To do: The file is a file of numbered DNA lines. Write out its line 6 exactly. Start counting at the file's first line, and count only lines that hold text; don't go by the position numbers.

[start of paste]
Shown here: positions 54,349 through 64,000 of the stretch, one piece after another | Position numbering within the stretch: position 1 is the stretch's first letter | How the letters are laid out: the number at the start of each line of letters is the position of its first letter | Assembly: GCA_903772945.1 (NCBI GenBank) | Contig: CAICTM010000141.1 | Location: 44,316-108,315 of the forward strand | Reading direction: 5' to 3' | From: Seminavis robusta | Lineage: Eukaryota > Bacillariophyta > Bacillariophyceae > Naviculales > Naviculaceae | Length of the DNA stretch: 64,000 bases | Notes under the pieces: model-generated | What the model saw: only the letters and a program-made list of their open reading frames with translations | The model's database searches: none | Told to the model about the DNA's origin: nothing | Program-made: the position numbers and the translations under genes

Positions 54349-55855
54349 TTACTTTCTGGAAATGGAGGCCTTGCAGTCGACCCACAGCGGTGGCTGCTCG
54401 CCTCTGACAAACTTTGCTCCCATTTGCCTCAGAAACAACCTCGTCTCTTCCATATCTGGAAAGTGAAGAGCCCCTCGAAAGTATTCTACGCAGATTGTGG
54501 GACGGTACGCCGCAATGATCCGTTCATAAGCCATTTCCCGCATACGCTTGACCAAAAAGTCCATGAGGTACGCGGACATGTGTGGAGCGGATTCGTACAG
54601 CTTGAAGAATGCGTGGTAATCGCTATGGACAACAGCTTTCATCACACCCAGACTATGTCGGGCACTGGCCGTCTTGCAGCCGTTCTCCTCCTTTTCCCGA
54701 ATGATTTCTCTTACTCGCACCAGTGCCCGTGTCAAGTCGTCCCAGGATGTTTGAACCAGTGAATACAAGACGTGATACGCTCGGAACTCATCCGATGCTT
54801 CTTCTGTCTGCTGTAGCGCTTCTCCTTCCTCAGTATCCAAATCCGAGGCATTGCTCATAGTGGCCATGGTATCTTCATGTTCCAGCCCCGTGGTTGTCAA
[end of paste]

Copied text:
54601 CTTGAAGAATGCGTGGTAATCGCTATGGACAACAGCTTTCATCACACCCAGACTATGTCGGGCACTGGCCGTCTTGCAGCCGTTCTCCTCCTTTTCCCGA